Changing passwords is a chore. It's such a chore that many people didn't bother even in the wake of the Heartbleed fiasco. A Pew survey taken in April showed 61% of Internet users aware of the Heartbleed flaw actually took action.
Now, two purveyors of password management software, LastPass and Dashlane, have introduced functionality to automate the process. This isn't a joint effort, but the two companies' automatic password changing features are similar, and they're ready to roll today.
LastPass calls its feature Auto-Password Change and says it's available, in beta form, to "all users" starting with version 3.1.70 of the software. Chrome, Safari, and Firefox are all covered, and 75 of the "most popular websites" (including Facebook, Twitter, Amazon, Pinterest, Home Depot, and Dropbox) are supported. Using the feature involves clicking a single button on the "edit" screen for a saved site.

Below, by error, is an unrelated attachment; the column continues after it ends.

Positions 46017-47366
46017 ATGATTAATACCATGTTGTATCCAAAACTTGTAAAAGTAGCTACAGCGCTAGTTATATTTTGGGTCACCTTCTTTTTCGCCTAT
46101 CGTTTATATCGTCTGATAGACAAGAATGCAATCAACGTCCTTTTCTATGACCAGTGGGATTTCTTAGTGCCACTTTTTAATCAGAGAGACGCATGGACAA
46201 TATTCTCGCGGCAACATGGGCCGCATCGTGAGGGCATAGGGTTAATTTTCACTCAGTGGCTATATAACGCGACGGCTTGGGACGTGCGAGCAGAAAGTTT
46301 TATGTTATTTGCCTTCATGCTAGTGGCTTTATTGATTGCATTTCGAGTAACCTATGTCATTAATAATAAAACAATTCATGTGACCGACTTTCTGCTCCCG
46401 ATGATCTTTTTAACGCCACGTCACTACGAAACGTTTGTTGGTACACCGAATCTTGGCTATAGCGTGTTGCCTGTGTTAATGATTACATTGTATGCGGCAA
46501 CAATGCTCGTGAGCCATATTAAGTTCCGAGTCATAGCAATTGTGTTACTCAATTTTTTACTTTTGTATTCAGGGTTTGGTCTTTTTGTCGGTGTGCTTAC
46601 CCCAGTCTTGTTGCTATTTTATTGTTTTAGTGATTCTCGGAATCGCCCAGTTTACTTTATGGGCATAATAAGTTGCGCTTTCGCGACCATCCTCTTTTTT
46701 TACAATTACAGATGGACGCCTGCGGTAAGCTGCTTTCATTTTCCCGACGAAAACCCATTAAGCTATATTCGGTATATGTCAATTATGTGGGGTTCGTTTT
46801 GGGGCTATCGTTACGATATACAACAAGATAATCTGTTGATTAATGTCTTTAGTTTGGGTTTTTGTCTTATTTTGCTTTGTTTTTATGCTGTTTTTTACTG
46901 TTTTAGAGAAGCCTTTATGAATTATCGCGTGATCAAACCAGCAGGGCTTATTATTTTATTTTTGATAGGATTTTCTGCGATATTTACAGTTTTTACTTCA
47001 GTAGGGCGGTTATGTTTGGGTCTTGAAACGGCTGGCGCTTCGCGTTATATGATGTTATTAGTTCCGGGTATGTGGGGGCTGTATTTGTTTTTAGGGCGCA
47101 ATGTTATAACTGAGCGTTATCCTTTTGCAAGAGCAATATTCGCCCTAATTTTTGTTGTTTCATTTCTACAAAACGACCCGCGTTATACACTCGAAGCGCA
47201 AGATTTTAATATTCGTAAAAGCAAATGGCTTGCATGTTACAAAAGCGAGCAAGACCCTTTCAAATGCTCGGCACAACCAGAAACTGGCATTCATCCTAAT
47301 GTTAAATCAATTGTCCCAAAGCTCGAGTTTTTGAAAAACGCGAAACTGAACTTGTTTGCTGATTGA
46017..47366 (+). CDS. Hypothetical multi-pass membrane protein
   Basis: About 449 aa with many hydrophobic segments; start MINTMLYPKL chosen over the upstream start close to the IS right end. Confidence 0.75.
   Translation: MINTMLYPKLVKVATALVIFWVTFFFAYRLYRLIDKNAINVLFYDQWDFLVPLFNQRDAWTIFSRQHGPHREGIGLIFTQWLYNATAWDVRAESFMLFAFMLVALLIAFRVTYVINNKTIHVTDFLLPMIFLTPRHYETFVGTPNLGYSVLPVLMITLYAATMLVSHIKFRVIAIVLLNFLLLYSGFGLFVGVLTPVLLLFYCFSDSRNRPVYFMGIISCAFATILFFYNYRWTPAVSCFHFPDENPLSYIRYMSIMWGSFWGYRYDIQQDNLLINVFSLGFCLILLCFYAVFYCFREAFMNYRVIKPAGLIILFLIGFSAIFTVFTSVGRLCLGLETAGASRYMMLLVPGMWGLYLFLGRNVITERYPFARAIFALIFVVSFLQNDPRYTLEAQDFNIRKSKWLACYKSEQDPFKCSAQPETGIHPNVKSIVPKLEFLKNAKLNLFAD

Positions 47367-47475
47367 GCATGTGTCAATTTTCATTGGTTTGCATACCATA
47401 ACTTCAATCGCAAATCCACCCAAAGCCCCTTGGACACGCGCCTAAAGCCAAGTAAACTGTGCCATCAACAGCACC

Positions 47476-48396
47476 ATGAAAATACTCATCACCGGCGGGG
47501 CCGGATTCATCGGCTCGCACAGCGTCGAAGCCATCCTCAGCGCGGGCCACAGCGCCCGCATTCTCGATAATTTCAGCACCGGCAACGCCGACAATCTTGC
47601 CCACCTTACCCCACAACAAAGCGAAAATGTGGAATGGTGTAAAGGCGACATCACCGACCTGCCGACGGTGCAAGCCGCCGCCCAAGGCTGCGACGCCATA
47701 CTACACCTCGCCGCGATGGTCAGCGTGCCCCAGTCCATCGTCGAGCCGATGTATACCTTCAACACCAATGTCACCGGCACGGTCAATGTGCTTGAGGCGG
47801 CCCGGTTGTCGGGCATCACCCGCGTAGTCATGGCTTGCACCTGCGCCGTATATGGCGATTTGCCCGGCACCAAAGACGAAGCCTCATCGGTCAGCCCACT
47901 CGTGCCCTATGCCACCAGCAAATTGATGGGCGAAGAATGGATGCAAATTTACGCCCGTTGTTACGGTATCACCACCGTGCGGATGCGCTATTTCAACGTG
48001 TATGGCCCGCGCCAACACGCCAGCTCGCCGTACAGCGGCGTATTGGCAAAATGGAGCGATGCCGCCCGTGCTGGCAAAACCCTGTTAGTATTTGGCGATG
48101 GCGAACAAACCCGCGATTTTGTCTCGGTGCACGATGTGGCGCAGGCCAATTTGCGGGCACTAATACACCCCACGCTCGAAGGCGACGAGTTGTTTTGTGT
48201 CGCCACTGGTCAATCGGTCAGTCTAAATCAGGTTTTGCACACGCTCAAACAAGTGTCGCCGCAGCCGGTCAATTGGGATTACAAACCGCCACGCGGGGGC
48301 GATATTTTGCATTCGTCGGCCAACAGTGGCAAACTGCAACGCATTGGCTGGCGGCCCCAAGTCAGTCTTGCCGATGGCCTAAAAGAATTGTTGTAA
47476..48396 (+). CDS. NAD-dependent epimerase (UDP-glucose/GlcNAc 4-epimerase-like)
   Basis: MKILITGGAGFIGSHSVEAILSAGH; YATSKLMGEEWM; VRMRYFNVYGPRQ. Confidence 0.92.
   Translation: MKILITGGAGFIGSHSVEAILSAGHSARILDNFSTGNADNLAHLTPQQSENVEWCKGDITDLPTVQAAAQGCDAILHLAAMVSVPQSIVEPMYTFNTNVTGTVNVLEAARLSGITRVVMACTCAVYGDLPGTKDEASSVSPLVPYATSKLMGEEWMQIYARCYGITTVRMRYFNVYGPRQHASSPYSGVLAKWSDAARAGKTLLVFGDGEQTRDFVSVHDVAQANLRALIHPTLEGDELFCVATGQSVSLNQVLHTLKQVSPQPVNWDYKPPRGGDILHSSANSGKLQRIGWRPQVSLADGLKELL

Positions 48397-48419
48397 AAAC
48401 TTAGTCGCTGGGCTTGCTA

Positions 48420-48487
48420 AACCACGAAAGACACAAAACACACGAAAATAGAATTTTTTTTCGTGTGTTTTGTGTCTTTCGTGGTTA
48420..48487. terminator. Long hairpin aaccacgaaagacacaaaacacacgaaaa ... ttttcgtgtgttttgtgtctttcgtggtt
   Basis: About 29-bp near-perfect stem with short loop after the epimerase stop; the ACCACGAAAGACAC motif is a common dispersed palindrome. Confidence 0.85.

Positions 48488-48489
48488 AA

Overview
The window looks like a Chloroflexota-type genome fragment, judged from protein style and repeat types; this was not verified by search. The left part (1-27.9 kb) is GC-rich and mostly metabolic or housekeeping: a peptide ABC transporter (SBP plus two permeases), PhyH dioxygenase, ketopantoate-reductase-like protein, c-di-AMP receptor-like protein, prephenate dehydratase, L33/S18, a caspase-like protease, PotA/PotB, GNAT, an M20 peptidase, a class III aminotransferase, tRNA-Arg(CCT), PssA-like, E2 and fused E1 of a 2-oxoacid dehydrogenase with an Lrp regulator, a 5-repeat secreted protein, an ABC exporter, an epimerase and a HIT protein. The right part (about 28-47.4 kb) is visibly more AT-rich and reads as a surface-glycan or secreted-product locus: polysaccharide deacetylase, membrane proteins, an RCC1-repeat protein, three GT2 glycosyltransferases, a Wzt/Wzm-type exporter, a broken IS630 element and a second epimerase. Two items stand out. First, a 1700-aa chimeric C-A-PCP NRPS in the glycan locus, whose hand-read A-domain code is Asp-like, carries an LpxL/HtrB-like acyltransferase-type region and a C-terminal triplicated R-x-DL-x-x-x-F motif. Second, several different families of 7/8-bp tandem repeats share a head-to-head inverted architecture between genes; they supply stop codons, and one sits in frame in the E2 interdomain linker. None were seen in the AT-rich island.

Dashlane's take on the concept is dubbed Password Changer, and it's the product of another firm, PassOmatic, which Dashlane has acquired. Password Changer is included in the latest beta version of Dashlane. In the future, Dashlane will add an option to change passwords automatically at set intervals. "For example," the company explains, "a user could set Password Changer to automatically change some of their most important passwords every 30 days."
Aside from some odd stability problems, which I fixed by reinstalling the software, Dashlane has treated me pretty well, so I'm eager to give the new Password Changer system a shot. While I did update all my passwords after the Heartbleed disaster, I hadn't touched them in a long time before—and I haven't updated them since.
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